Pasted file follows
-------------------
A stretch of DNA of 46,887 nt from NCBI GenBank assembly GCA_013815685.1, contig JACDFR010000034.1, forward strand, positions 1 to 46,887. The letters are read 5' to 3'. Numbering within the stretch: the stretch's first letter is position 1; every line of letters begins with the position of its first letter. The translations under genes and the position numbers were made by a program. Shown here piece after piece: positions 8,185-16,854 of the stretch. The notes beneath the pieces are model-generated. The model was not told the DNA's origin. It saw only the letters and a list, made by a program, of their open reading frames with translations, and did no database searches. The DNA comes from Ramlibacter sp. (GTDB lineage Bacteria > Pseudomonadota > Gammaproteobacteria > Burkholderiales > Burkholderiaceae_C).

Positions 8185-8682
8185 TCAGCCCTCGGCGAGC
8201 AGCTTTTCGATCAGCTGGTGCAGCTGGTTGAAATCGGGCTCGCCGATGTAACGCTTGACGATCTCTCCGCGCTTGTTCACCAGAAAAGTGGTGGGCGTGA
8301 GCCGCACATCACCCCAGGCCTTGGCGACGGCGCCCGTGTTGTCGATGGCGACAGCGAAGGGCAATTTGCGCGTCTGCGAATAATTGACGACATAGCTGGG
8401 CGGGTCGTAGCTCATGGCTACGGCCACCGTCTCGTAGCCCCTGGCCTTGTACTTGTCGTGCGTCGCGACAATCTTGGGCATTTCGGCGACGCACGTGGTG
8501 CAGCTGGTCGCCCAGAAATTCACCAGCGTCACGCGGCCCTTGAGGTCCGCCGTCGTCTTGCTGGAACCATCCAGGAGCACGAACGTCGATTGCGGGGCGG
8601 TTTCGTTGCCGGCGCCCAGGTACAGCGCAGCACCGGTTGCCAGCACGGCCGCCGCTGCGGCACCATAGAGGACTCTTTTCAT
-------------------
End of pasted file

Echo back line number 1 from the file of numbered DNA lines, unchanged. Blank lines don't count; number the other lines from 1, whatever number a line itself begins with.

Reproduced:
A stretch of DNA of 46,887 nt from NCBI GenBank assembly GCA_013815685.1, contig JACDFR010000034.1, forward strand, positions 1 to 46,887. The letters are read 5' to 3'. Numbering within the stretch: the stretch's first letter is position 1; every line of letters begins with the position of its first letter. The translations under genes and the position numbers were made by a program. Shown here piece after piece: positions 8,185-16,854 of the stretch. The notes beneath the pieces are model-generated. The model was not told the DNA's origin. It saw only the letters and a list, made by a program, of their open reading frames with translations, and did no database searches. The DNA comes from Ramlibacter sp. (GTDB lineage Bacteria > Pseudomonadota > Gammaproteobacteria > Burkholderiales > Burkholderiaceae_C).